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Tuesday, 30 September 2008

Get Time Team on the phone!!...



Here at Caskstrength, we're all in favour of 'sinking the odd dram' now and again, but recently, we came across a fascinating story which literally redefines the phrase. Glenfiddich, whose splendid 1977 Vintage Reserve was reviewed a few posts ago have taken the maturation process to a different level and -in conjunction with a Canadian based artist, are attempting to create the worlds oldest single malt whisky. Sounds straight forward. But when you consider the methods involved, it gets stranger by the second.

The project, entitled A Drink To Us (When We’re Both Dead)' by Glenfiddich Artist in Residence, Dave Dyment, sees a 500L cask of newly distilled spirit entombed under the floor of warehouse number eight at the distillery. The cask will not be uncovered and emptied until 2108.
Many people out there will view this as either a crazy marketing-based stunt, or genuine artistry - we're probably somewhere in between, but the idea of burying a cask, to be untouched for a century is certainly a really intriguing and beguiling idea. 2 questions immediately spring to mind:

1. What will happen to the cask, when consigned to its chilly grave?

Well, one suspects that the angels will have a devil of a job getting their share, unless they bring pick axes and shovels. It is hoped the unusual method of maturation with its cold, damp conditions will overcome the difficulties in aging the cask for such a long time.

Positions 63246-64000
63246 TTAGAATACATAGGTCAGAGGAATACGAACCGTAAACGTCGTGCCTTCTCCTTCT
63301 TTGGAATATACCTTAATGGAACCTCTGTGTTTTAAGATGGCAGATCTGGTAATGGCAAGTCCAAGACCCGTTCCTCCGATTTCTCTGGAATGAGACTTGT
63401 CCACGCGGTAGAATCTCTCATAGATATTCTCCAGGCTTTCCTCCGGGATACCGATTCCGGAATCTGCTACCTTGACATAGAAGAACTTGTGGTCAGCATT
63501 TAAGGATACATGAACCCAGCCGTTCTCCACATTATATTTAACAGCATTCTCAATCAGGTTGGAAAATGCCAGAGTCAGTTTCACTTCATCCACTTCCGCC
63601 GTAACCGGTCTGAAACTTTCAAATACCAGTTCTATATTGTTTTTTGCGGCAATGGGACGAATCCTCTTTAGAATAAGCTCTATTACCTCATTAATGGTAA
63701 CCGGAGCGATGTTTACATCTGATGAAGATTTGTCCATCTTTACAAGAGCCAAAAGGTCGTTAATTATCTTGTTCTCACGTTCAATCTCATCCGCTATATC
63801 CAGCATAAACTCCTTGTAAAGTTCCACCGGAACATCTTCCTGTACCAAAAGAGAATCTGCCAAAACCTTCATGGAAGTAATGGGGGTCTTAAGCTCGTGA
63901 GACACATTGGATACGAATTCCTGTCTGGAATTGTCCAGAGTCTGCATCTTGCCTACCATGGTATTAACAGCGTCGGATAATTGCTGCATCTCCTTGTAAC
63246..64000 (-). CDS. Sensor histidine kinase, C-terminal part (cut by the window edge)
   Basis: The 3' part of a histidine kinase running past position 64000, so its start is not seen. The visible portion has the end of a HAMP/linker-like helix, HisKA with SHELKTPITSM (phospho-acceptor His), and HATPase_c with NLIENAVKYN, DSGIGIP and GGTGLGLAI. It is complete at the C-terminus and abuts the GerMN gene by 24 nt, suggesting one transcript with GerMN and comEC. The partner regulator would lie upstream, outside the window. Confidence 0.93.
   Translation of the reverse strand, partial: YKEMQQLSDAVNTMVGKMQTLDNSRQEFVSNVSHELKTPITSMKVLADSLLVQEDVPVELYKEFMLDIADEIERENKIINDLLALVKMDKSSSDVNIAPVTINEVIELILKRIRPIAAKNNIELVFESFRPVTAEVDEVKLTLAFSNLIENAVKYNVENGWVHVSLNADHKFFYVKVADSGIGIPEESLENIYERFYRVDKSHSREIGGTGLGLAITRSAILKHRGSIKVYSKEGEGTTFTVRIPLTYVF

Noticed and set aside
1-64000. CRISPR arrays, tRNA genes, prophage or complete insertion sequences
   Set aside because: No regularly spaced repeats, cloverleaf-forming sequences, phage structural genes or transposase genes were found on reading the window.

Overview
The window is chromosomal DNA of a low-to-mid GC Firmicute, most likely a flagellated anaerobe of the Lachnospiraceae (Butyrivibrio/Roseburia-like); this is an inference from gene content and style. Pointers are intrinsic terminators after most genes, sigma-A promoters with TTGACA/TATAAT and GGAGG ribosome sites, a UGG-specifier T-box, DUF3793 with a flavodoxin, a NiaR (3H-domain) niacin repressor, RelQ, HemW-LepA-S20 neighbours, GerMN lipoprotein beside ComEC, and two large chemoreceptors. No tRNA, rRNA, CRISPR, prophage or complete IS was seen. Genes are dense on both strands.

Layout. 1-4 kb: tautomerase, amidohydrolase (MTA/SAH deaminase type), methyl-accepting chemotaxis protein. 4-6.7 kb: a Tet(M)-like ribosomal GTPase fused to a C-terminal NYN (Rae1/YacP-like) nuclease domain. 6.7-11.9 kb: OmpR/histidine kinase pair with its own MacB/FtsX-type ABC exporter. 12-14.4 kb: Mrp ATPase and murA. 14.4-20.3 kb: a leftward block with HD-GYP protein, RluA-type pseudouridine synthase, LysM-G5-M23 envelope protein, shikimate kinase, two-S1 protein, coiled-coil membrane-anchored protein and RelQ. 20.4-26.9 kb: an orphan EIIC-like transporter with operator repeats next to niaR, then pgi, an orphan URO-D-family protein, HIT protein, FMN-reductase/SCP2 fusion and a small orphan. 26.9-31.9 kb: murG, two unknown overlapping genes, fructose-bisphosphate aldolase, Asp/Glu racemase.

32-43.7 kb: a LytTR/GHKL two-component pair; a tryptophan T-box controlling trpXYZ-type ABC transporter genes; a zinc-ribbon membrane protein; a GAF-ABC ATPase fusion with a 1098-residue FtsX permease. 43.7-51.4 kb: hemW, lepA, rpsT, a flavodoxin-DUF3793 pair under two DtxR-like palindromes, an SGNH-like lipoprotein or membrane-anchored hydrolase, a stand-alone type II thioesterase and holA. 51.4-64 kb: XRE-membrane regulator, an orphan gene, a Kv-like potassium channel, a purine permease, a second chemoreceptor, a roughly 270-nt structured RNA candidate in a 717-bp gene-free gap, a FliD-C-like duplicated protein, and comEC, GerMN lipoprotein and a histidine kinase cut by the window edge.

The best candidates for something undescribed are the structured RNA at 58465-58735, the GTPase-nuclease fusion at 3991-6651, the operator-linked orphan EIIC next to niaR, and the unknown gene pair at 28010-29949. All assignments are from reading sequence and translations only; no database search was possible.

2. Who's going to be around to sample it, once it's exhumed, bottled and become the stuff of legend?

Well, we'll certainly offer to feature the first 'official tasting notes' at Caskstrength.net but clearly by then, our livers will have no doubt, become a highly sought after single malt- infused Foie Gras-style pate. (that's their intended designation anyway ;-{p )
The artist behind the burial, Dave Dyment, says his angle here is not just the relationship between himself and the eventual buyer of the cask, but also the buyer’s relationship with the person it is passed on to. "The maturation period ensures that the buyer will never drink the spirit, but must pass it on as a gift. The recipients will also likely also have to part with the work. In all likelihood, it will pass through three generations of hands before it is enjoyed".

One thing does remain clear- until it's cracked open, no one has any idea of what the cask will actually taste like.

Cryogenics anyone??

For more info on this, and the Glenfiddich artist in residence programme, visit
http://uk.glenfiddich.com/distillery/artists-in-residence/index.html.